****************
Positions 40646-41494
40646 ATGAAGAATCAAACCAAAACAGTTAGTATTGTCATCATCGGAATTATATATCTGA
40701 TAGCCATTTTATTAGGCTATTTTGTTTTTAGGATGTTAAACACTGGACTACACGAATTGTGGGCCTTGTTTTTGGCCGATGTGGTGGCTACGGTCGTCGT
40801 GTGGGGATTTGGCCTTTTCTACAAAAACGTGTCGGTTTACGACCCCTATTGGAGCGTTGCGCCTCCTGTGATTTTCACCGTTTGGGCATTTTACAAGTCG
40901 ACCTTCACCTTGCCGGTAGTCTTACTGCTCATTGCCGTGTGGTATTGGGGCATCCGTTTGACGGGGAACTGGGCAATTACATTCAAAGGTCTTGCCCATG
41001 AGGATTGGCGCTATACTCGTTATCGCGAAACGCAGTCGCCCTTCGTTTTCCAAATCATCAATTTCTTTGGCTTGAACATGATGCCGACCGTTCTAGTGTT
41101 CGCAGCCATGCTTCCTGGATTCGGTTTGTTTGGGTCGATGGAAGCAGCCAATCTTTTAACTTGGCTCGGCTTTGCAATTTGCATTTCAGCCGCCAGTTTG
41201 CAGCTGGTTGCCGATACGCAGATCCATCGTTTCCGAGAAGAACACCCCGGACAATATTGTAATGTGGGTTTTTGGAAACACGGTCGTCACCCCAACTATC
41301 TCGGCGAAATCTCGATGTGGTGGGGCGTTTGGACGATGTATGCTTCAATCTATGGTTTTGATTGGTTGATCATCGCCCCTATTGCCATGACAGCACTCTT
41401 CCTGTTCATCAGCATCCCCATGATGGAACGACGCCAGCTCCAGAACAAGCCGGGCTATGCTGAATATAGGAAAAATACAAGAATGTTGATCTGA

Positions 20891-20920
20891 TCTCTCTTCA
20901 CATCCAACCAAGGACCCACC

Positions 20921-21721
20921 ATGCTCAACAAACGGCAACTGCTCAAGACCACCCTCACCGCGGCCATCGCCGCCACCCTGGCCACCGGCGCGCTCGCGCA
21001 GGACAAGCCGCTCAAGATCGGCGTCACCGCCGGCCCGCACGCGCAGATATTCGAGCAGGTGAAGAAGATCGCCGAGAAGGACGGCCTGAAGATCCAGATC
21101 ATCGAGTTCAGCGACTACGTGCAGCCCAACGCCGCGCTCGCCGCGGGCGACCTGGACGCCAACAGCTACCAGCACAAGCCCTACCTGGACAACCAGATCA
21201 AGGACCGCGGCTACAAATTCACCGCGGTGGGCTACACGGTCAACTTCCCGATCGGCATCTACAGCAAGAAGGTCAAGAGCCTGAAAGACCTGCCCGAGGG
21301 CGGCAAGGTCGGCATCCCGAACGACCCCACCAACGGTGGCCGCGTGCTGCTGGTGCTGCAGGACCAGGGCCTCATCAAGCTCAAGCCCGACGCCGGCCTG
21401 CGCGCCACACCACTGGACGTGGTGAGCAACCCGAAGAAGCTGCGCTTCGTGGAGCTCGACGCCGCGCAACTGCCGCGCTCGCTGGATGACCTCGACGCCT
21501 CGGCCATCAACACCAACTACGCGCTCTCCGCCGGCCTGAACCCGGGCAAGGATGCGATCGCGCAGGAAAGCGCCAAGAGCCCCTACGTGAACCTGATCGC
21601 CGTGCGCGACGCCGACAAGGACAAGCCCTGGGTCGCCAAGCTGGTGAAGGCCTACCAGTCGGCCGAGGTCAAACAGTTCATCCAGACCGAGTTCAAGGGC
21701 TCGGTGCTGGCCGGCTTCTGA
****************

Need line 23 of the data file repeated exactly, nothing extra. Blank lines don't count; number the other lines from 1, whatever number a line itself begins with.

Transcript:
21701 TCGGTGCTGGCCGGCTTCTGA